Updated: March 7, 2015 3:39:11 am
Amnesty International-India on Friday appealed to the Kerala government to release two human rights activists arrested for their “links” with Maoists. The police had arrested Jaison C Cooper and Thushar Nirmal Sarathy from two different locations on January 30 alleging they were involved in the recent suspected Maoist attacks in the state. The police had recovered Maoist literature from their possession.
Sarthy, as an advocate, was giving legal aid to two youths earlier arrested for their “connection” with suspected Maoist attacks. Cooper, a state government employee, was picked up from his office in connection with an attack on the project office of the National Highway Authority of India in Kochi.
Sarathy was arrested from Kozhikode when he was coming out of a press conference held to deplore the “persecution” of human rights activists under the “guise” of crackdown on Maoists. They were charged with provisions under the Unlawful Activities (Prevention) Act (UAPA).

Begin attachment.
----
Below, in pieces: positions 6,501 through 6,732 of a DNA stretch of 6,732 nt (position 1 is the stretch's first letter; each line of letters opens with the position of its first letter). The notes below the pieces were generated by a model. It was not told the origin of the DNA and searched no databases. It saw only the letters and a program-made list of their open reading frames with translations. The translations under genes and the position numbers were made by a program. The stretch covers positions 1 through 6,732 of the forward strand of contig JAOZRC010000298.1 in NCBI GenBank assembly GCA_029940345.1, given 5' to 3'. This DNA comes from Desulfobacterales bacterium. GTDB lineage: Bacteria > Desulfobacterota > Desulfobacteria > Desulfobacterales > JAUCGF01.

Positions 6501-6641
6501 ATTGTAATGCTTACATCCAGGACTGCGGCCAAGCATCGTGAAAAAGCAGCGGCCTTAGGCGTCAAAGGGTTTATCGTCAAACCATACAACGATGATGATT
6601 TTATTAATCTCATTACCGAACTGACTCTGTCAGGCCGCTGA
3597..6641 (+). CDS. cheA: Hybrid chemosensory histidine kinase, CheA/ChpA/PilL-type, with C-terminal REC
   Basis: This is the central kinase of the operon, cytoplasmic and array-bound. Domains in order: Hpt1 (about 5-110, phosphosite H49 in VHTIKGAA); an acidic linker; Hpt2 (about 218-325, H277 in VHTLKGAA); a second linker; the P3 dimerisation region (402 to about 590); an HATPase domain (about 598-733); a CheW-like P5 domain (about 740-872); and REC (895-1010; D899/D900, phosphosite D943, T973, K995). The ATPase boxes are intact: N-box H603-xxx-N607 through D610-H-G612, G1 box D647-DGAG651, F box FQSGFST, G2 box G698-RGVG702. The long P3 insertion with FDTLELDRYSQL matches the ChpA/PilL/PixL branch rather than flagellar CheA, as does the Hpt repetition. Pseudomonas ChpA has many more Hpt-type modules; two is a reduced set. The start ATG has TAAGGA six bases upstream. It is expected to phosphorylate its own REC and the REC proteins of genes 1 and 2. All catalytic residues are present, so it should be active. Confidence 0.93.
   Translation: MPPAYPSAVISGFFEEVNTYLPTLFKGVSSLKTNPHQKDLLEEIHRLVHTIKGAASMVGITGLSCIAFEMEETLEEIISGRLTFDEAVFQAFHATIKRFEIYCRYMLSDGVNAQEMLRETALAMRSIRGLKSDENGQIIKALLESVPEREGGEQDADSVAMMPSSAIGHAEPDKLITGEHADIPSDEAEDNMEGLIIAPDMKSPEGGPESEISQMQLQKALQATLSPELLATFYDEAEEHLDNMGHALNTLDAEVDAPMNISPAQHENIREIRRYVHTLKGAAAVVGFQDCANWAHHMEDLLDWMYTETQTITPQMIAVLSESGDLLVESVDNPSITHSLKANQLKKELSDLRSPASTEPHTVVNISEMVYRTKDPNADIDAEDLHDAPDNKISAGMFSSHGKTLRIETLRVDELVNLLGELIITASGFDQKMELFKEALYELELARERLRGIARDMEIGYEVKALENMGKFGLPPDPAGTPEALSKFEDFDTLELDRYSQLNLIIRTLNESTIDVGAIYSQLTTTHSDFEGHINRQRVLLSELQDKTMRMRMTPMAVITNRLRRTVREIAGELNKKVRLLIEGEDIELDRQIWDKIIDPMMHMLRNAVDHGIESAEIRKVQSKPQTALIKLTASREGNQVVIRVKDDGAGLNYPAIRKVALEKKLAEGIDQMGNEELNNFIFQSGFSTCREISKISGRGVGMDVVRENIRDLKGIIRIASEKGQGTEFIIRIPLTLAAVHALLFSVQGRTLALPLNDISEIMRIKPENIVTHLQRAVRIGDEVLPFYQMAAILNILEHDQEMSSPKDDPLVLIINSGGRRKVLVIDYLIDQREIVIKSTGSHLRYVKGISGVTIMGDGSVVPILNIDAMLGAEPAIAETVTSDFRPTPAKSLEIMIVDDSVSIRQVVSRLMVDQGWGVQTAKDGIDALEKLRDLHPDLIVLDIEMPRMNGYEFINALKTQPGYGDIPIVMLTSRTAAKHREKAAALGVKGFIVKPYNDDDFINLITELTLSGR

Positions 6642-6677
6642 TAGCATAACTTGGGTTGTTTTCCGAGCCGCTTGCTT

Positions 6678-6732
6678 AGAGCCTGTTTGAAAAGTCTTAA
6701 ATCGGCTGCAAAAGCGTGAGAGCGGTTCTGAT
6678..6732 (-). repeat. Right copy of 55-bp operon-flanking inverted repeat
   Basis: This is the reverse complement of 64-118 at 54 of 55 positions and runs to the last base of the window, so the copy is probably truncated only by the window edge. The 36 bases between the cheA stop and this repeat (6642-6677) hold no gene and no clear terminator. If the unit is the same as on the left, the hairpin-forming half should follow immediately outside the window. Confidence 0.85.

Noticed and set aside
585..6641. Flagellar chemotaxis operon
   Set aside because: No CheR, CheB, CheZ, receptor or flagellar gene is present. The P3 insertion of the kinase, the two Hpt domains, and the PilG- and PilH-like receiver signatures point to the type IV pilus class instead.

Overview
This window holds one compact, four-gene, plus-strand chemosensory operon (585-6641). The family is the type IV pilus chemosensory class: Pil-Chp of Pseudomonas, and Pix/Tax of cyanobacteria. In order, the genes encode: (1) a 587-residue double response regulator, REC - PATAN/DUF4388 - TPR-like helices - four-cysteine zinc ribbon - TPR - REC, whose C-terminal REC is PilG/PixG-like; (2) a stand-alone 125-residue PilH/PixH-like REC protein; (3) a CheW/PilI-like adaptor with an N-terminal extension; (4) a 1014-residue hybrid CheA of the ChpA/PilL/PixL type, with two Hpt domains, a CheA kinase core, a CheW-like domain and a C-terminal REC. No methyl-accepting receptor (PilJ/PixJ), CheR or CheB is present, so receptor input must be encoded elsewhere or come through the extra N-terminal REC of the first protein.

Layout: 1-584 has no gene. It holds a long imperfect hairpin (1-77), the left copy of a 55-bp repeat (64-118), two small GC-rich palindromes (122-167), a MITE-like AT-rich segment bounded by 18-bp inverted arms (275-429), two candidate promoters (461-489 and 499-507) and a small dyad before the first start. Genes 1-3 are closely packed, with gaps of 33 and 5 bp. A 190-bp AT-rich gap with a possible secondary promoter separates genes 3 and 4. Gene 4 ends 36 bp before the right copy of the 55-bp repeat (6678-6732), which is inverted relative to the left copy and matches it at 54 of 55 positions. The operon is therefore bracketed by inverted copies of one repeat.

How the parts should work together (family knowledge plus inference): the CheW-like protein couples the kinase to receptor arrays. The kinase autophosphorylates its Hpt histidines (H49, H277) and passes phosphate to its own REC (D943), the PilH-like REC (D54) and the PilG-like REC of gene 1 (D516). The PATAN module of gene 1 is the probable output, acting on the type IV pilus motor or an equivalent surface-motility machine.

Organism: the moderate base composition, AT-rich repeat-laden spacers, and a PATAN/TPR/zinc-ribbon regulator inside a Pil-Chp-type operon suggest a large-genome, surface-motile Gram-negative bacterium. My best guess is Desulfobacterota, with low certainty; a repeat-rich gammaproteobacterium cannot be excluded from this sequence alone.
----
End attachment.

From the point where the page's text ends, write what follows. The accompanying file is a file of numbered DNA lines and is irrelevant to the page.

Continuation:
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Shameer Babu, programmes director, Amnesty International-India, said, “Indian courts have stated on multiple occasions that mere possession of certain literature cannot be considered a crime. The National Human Rights Commission has asked for a report from the Kerala police on the arrests. Authorities must ensure that the two men are protected from torture and other ill-treatment.”
He claimed the investigating officer admitted that the only existing evidence against the arrested men was the Maoist literature found in their possession. The police also said that they had found in Sarathy’s house a document signed by a Maoist leader giving him power of attorney.
Sarathy’s wife alleged that her husband was arrested because he was an active member of several groups protesting against land acquisition by the state government. Cooper has also been actively engaged in protests against land acquisitions and forced evictions.
Recently, the Kerala police have detained several people across the state on suspicion of being Maoist supporters. Some have been subsequently released. “Human rights activists in Kerala must be able carry out their work without intimidation or harassment and authorities must take prompt action against those who violate their rights,” said Shemeer Babu.
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